Here are some what-ifs. On my most recent deployment I had the distinct pleasure of writing an award for one of the most outstanding NCOs in the Marine Corps: Sergeant K. This Marine was stellar in every sense. He demanded and received respect from peers, subordinates, and superiors. His technical MOS skills were better than most Gunnery Sergeants I know of in the same MOS. He displayed outstanding physical fitness and moral rectitude. Superior in just about every catagory. I rated him first out of 17 Sergeants I have reported on. He was a Marine who made it a pleasure to write fitreps and awards. I wrote him up for a Navy and Marine Corps Achievement Medal (or NAM, in the service parlance).

During the same deployment and some weeks later I found out that:

  • 90% of the Quality Assurance Section of the Maintenance Department had been submitted for the NAMs.
  • Several Lance Corporals were receiving Certificates of Commendation for going to the Base PX in Iraq to pick up submarine sandwiches and pizza for the superbowl party. (note that these Marines were doing NOTHING beyond their normal duties to bring success in combat. Consequently, these Marines are being awarded for doing NOTHING).

Working in an awards system like this, either I’m the bad guy by not writing my Marines up for awards that their peers under different officers are being recommended for. Or I can let the standards degrade and write awards for all of the Marines in my detachment, like the Quality Assurance Marines. There are so many awards that Marines feel entitled to them.

Awards are taking away from the title of Marine. Too often we judge Marines and servicemembers for the ribbons and medals on their chest. We need to get back to the existential value of being a Marine, and get away from the meaningless regalia of nylon ribbons for PowerPoint slide construction.

One Major Peter F. Owen wrote an article called The Institutionalization of Festoonery in the same April, 2000 issue of The Marine Corps Gazette. (The good Major is probably out of the Marines or significantly promoted by now.) In the article the author admits that the bulk of the awards available to Marines are probably here to stay (some awards, for example, are awarded in the name of the President of the United States or the Secretary of the Navy, and action by Headquarters Marine Corps will not get rid of these awards). The author’s suggests instead that Marines only wear certain awards that enhance the value of the uniform (Bronze Stars, Silver Stars, Air Medals, etc.), and exclude trite awards such as National Defense Service Medals, Meritorious Service Medals, Navy and Marine Corps Achievement Medals, to name a few. Maj Owen would allow Marines to continue to wear unit awards and campaign medals, as these undoubtedly add to the Marine Corps heritage. Maj Owen’s recommendation’s are worthy.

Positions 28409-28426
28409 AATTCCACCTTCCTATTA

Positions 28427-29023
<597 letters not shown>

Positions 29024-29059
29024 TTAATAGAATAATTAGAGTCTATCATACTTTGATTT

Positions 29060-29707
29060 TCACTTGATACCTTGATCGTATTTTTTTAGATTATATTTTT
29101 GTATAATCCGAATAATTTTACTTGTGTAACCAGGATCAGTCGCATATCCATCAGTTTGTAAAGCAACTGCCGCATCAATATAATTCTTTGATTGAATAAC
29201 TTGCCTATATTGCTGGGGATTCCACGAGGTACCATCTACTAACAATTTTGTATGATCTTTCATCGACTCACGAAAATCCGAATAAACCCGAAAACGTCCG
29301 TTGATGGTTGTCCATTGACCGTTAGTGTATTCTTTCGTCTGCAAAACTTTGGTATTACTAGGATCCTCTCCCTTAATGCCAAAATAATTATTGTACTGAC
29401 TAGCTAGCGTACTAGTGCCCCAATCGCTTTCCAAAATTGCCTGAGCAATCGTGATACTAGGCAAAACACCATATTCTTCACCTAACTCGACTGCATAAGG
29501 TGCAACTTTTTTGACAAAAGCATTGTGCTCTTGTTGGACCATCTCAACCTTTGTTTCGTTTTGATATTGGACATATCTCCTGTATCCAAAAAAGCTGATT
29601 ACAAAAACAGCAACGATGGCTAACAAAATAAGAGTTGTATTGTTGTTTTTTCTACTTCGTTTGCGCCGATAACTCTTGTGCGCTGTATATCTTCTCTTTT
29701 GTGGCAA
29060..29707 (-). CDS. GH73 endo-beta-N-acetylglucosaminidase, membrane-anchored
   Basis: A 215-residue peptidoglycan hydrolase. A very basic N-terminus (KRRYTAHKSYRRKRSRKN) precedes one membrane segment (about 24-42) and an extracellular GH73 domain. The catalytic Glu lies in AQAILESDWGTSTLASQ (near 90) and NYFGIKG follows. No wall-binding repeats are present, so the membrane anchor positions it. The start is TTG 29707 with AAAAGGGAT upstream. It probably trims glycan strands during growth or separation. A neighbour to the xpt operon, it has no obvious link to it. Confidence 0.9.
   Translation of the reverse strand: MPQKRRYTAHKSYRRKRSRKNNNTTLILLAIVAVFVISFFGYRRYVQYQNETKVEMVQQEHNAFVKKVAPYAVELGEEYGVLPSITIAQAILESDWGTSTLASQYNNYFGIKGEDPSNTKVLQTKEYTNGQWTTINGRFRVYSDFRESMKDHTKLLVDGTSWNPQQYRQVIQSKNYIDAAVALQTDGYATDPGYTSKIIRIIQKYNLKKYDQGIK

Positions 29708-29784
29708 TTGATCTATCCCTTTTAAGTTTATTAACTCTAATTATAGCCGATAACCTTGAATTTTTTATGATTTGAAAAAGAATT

Marine Colonel Thomas X. Hammes in the same issue of The Marine Corps Gazette advocates removal of all non-combat awards. There is precident for this, when the Medal of Honor was subject to recall in the early 1900s due to awarding criteria becoming too liberal.

The other services have similar problems on their hands. The Army uses the Army Achievement Medal (the service equivalent of the NAM submitted for Sgt K.) as punishment.

What can you do? The current uniform regulations allow for Marines to not wear any medals or ribbons on some service uniforms, or allow for Marines to wear only personal awards and unit awards. Go ahead and wear that lonely NAM and Combat Action Ribbon and omit your National Defense Service Medal and the Global War on Terrorism Service Medal (two entirely redundant awards, as they are awarded for being on active duty in the period since September 11th). Forego the Sea Service Deployment Ribbon. When your fellow Marines ask you why you’re not wearing all of your awards, tell them the truth.

You can also think about the good of the Marine Corps when you are writing awards. I have explained to Marines who have approached me on why I’m stingy with awards to research the battle of Tarawa (Utmost Savagry, by Alexander is a good volume). Barely 5% of all Marines involved in that bloody fight were recognized by an award of any type, including Letters of Commendation by the Commanding General (which are paper awards with no companion medal). Be stingy about awards, and tell your Marines that you’re upholding the heritage of the Marine Corps by doing so. And tell them about how important an honor it is to just be a Marine. It is an honor indeed.

Let your reputation speak for you rather than the nylon on your chest. And let the Eagle, Globe, and Anchor (or whatever your service emblem), speak to your professionalism.